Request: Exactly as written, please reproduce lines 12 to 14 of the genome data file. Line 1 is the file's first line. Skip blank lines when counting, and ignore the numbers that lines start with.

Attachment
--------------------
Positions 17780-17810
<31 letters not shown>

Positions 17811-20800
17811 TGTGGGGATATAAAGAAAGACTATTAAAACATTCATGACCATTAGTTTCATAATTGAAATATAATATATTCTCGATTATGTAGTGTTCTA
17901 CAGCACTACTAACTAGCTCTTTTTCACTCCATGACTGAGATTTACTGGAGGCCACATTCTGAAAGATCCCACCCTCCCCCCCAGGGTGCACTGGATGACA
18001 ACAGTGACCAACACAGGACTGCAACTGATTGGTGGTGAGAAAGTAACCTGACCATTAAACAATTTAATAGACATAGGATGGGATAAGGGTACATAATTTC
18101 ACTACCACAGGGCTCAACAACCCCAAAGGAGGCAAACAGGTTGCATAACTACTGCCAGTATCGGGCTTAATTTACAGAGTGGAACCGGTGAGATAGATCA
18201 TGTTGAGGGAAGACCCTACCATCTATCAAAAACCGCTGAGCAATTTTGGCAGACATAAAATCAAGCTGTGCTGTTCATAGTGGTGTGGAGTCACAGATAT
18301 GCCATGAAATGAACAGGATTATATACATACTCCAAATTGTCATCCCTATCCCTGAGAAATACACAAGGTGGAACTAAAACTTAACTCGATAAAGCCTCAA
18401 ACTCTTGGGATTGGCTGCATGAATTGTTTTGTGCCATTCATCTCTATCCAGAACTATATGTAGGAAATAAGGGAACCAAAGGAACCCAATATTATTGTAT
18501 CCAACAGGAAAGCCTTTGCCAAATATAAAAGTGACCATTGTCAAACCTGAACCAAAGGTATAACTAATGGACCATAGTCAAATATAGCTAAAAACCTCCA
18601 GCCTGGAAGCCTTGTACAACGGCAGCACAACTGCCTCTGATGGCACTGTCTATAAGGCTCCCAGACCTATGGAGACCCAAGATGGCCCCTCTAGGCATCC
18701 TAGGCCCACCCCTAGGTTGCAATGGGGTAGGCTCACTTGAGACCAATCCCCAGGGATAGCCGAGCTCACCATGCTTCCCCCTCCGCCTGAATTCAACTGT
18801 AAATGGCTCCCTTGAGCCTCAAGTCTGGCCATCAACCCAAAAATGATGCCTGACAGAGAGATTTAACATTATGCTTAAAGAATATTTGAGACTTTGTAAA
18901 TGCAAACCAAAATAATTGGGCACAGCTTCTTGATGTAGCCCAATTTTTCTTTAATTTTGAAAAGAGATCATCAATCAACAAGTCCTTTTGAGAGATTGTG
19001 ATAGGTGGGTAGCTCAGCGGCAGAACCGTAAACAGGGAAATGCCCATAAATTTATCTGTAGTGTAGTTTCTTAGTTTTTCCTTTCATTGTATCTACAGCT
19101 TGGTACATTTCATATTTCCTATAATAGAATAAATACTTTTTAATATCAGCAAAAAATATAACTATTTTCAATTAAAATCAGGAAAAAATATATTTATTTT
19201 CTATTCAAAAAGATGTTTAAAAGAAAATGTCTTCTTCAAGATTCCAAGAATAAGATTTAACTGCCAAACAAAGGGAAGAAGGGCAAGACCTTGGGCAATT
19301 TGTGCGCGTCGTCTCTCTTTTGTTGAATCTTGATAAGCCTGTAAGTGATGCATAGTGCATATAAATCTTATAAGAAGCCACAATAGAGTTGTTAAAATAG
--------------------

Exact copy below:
18601 GCCTGGAAGCCTTGTACAACGGCAGCACAACTGCCTCTGATGGCACTGTCTATAAGGCTCCCAGACCTATGGAGACCCAAGATGGCCCCTCTAGGCATCC
18701 TAGGCCCACCCCTAGGTTGCAATGGGGTAGGCTCACTTGAGACCAATCCCCAGGGATAGCCGAGCTCACCATGCTTCCCCCTCCGCCTGAATTCAACTGT
18801 AAATGGCTCCCTTGAGCCTCAAGTCTGGCCATCAACCCAAAAATGATGCCTGACAGAGAGATTTAACATTATGCTTAAAGAATATTTGAGACTTTGTAAA